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Willow flowers (or Vegetable Goslings)

Willows (Salix genus) are one of the earliest flowering tree species in the UK and are a fantastic nectar source for early pollinators such as bumblebees and butterflies. These trees are dioecious which means that there are separate male and female trees which can be distinguished by their flowers. Another more commonly known example of a dioecious tree would be the holly – only the female trees bear the red berries. One of the traditional names for willow flowers was ‘vegetable goslings’ which seems a perfect description to me!

Male willow flowers
Male willow flowers – the bright yellow pollen is on the end of the stamens and this brushes onto the pollinators when the come to drink from the nectar.

The flowers are quite unusual when compared with a simple flower such as a buttercup which follows the classic textbook diagram. Willow flowers are catkins – these are spikes of numerous tiny flowers rather than each catkin representing a single flower. Each of the yellow-tipped spikes in the male flower is one of the stamens and there are generally two or more of these to each individual flower within the catkin – the number varies with species. The same is true, although less easily illustrated, for the female flowers which have two or more stigmas per flower.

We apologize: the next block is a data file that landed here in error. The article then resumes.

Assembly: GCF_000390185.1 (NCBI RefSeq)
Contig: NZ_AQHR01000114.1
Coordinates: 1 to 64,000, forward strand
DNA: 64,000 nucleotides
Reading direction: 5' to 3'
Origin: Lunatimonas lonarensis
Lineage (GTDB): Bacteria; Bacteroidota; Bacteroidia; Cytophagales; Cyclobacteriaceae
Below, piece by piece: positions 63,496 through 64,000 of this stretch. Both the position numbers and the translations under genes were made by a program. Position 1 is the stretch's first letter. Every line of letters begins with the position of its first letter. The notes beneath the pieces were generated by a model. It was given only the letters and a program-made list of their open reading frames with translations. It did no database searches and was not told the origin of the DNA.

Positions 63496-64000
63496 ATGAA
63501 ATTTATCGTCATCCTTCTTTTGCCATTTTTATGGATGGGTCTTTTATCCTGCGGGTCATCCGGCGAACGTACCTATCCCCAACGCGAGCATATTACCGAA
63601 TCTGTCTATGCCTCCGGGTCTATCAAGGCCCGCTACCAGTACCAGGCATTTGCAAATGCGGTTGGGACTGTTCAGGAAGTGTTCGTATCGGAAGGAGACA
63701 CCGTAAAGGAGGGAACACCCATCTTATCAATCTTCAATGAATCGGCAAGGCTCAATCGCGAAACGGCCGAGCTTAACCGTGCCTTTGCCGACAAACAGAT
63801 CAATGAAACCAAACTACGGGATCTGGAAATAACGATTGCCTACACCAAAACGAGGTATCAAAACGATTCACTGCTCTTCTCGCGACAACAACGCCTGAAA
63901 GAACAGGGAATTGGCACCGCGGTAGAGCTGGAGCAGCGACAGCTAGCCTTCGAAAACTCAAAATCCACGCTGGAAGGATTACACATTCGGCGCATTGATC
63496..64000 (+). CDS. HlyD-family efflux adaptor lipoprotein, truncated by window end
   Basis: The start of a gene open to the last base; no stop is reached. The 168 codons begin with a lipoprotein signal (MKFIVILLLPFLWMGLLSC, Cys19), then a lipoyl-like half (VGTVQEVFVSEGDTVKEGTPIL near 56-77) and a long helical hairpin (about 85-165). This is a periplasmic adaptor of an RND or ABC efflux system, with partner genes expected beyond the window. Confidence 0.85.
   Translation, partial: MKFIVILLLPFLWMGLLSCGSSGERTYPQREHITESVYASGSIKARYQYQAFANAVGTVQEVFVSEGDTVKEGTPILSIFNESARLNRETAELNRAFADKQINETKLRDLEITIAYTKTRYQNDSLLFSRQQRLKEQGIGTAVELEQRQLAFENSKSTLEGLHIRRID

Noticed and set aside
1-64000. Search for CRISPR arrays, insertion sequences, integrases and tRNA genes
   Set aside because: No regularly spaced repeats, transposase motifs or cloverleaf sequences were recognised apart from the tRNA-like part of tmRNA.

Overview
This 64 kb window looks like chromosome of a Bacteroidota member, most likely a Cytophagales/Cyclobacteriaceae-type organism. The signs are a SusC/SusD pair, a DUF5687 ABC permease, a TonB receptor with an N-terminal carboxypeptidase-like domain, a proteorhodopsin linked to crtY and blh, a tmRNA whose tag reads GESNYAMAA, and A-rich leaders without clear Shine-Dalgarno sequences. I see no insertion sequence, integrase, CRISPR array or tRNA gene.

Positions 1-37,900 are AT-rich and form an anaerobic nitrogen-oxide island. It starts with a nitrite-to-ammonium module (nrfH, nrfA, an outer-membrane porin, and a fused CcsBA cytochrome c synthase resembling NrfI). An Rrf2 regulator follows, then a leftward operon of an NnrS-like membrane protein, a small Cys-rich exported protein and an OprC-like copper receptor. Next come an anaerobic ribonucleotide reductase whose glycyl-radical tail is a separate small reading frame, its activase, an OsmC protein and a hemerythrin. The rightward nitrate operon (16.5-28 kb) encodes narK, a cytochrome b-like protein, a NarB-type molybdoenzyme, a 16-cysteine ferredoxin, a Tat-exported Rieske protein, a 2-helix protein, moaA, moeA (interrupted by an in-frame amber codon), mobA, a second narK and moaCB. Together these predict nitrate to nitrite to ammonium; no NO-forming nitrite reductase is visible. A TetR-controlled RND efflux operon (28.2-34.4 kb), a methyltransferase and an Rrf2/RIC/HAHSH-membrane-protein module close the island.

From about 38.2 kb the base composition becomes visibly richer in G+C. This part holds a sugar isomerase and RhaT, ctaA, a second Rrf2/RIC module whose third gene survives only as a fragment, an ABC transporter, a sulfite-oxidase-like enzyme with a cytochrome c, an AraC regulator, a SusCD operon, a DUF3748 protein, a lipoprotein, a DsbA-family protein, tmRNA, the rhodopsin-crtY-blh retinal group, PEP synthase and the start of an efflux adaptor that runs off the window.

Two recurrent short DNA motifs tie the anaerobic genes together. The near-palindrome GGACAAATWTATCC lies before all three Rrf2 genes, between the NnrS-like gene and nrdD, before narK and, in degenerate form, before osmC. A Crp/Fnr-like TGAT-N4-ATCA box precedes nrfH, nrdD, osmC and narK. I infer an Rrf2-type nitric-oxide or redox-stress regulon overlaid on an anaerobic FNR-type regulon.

Female willow flowers
Female willow flowers – these are much less showy and do not have the yellow pollen of the male flowers. They also provide nectar to attract pollinators with the hope that the previous flower visited will be a male willow of the same species and thus the pollen will be transferred and the female flower fertilised.

The male and female flowers appear at the same time in order that the pollen from the male flowers is able to fertilise the female flowers. The flowers are quite different from one another in appearance and, side by side, it would be easy to assume that a male and a female willow tree were two different species.